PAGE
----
Virginia’s tobacco history

A look at the South Hill’s Tobacco Farm Life Museum of Virginia

oct 7 2015 008

With Wednesday just a short day, many of us opted for a late start so we could visit the local museums in South Hill. After all, tourism is part of bike touring.

I passed on the doll museum (a local woman’s large collection) and the train museum (the layout of the local club plus part of another collection — I was told it was impressive) and just went to the tobacco museum for a bit of education.

oct 8 2015 phone 004Tobacco is still part of the area economy, but with the help of machines, three people can plant an acre in an hour or two, not the full day it took a century ago. Back then, you used a wooden peg to make the hole for the plant (not too different, really, than I sometimes do in my garden), then use this metal contraption that would drop a seedling into the hole and add water.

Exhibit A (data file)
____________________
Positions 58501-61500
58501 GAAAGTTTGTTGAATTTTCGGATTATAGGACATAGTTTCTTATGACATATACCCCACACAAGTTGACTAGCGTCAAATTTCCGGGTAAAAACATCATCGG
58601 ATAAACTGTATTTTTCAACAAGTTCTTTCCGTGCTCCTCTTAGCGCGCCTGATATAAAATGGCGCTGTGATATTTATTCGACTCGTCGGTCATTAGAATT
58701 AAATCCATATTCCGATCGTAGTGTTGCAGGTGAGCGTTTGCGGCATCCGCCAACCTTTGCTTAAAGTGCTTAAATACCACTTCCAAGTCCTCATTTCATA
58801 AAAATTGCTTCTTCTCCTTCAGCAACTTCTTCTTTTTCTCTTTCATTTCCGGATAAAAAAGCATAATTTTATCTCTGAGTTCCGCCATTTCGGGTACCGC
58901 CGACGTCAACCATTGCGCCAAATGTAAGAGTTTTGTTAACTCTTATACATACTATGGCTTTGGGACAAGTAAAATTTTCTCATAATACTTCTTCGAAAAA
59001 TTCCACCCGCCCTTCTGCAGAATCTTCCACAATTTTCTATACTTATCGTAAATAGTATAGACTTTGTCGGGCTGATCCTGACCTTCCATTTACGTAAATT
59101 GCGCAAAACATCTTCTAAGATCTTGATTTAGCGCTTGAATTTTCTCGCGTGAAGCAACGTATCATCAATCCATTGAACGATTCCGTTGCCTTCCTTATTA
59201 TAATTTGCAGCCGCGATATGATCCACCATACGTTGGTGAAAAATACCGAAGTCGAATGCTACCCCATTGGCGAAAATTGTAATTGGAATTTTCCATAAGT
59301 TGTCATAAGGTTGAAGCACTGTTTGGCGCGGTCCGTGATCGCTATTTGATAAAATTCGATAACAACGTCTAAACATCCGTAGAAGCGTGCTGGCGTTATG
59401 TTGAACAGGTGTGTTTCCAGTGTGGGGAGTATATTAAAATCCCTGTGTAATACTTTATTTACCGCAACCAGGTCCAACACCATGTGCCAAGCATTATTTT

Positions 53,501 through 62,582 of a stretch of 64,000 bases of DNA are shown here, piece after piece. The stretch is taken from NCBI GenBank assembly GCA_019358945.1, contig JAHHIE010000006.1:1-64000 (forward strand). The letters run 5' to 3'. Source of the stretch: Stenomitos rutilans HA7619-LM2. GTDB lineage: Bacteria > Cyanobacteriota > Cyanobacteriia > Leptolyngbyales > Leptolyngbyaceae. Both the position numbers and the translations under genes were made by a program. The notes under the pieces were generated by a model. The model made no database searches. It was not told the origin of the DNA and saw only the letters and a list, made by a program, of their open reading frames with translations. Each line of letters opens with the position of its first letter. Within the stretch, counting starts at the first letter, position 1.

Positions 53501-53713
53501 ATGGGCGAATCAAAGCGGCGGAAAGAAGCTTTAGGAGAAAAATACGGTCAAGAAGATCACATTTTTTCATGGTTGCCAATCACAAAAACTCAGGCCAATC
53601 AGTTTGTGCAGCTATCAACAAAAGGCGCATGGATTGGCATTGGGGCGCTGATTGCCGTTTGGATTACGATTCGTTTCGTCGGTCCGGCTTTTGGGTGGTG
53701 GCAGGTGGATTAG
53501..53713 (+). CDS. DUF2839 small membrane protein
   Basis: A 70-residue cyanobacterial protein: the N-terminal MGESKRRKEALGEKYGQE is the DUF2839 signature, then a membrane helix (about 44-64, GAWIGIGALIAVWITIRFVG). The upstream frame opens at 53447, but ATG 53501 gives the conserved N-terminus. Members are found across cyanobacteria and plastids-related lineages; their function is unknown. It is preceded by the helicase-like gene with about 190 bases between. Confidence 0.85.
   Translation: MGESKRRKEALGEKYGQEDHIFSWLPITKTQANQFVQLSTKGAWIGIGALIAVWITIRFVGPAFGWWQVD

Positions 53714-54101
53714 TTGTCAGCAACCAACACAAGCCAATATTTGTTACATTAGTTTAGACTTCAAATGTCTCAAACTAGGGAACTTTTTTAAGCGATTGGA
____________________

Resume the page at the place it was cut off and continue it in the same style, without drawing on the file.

planting tobaccoLeonard, who runs the museum, gave me a peek into the sheds where they once dried tobacco leaves, a process that took days and a fire that kept the space around 120 degrees. My bet is that today, those men would be barbecue pit masters.

drying and curing tobaccoIt sounds like a hard life.

selling tobacco

Some more pictures from the museum:

paying for shoes

tobacco museum equipment

Author: alliumstozinnias

A gardener (along with the Brit) who has discovered there is more than hybrid tomatoes. And a cyclist.

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